There are other new innovations popping up in the HVAC industry that cover multiple residential and commercial applications. Bryant's Evolutionâ„¢ Control, for example, combines six controls in one, letting end users monitor and manage temperature, humidity, dehumidification, ventilation, IAQ and airflow. Using the Internet or telephone, it connects end users to their home comfort system while they're away by sending them notifications on required maintenance or service. It also offers maintenance reminders with dealer name and phone number, day-at-a-glance programming, and vacation scheduling.

With utility interface connection and up to 23 diagnostics points, the Evolution System is also dealer-friendly. Enhanced features reduce dealer callbacks and installation time through plug-and-play installation and advanced system-wide diagnostics that are displayed on the control panel in text message instead of numerical codes. The four-wire, color-coded Evolution Control also allows dealers the opportunity to complete a retrofit application without having to pull new wire.

The Lennox® L Series® and S-Class™ Premium Rooftop units contain an Integrated Modular Controller (IMC) as their standard unit controller. It is designed to provide complete control of Lennox's premium rooftop units by optimizing operation of constant volume bypass or single zone units, interfacing directly to Lennox's L Connection® Network, and communicating with add-on modules using BACnet® or LonTalk® open, standard protocols. The IMC is preprogrammed and sends alarm messages providing detailed information concerning the alarm, including a time stamp for enhanced troubleshooting.

Heatcraft Refrigeration Products has also entered the smart HVAC realm with its Beacon II® Refrigeration System. It is a complete refrigeration system including the evaporator, mounted expansion valve, and condensing unit. This system replaced traditional components such as the liquid line solenoid valve, room thermostat, and defrost clock, with electronic components like the Beacon II control board and electronic expansion valves. The control board continually monitors system operation and displays operating characteristics. The electric expansion valve maintains a superheat that is set at the control board. There is also optional software that allows for remote system monitoring.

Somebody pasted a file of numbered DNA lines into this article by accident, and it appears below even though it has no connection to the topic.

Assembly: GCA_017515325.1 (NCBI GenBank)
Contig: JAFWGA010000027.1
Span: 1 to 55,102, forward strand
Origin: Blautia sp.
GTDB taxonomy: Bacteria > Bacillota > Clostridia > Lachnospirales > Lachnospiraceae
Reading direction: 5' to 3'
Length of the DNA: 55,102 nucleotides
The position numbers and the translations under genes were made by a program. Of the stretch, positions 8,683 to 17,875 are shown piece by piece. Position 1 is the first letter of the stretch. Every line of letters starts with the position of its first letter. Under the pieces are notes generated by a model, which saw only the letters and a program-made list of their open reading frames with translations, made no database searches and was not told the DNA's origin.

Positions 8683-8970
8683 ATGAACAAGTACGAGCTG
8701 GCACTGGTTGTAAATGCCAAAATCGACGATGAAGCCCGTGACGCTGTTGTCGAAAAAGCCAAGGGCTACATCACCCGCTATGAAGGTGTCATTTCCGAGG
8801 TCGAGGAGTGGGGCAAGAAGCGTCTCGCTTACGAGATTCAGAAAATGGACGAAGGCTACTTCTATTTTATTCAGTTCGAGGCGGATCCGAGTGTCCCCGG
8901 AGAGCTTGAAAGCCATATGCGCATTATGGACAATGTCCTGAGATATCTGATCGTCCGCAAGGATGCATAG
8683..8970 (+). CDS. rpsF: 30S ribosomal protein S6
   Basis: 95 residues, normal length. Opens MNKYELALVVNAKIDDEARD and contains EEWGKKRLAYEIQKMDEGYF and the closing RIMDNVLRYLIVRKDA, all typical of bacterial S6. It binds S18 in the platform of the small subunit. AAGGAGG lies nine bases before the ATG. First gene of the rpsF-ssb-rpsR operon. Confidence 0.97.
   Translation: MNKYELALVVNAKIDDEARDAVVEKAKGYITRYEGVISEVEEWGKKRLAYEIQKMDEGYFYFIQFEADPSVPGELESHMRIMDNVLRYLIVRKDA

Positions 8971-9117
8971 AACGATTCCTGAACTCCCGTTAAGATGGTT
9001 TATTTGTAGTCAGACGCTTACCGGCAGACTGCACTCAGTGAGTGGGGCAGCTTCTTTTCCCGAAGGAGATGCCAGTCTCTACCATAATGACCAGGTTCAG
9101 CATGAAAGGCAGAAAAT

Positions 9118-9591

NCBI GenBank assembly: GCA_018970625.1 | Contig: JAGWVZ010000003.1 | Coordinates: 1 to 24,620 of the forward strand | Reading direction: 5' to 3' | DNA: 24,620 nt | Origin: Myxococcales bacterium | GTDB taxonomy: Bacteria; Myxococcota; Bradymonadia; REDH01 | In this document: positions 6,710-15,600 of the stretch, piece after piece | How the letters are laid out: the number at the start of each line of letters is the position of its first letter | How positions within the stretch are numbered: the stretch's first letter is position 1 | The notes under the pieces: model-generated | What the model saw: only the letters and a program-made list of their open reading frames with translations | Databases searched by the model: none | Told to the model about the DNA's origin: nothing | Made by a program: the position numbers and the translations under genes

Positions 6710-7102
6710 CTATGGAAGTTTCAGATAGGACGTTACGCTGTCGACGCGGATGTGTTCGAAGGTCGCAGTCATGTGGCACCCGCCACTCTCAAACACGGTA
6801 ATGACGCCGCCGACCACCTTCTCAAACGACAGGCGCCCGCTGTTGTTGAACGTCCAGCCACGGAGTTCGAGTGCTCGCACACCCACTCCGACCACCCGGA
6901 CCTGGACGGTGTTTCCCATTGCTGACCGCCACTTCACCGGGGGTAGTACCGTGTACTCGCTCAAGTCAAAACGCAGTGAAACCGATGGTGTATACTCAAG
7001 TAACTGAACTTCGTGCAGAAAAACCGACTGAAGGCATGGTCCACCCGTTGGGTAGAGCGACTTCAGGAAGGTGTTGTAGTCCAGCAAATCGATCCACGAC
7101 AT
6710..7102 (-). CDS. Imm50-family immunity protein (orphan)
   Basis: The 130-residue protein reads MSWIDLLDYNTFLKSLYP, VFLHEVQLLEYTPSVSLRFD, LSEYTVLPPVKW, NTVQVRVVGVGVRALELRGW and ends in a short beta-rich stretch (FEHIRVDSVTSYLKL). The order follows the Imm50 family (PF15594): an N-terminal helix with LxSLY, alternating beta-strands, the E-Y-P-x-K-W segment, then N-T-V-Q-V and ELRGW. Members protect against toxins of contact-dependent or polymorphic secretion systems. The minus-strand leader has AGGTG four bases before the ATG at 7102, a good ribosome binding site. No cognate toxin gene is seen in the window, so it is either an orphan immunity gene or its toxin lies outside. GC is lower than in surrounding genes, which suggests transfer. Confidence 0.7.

Carrier's new-generation Infinity™ System, with its programmable digital control has been redesigned with a new control unit. It uses a single control to monitor 23 different operating parameters of the total system. The Infinity control provides diagnostics on the initial installation by measuring the pressure drop through the duct system and automatically setting the proper operating characteristics which saves the installer up to ½ hour. The Infinity system then does a complete duct assessment every day and adjusts performance of the system to comply with any changes in the duct system.

The Infinity Control provides the additional security of doubling as a service tool to maintain optimum performance. If a need for service arises, the control will provide an alert and display the phone number of the installing Carrier dealer on the Infinity user interface. System-wide diagnostics are provided in plain language along with the last 10 system faults, allowing the servicing technician to see a history of the system, not just a point in time. An optional Remote Access Kit allows the system to contact the dealer via e-mail if service is required, permits remote troubleshooting, and gives end users remote control of the system via the Internet or a telephone. Once activated, the Infinity Control automatically configures itself to the system and all its components.

Smart HVAC systems may not talk yet, but they are not far from it. HVAC will never be the same.

Publication date: 11/13/2006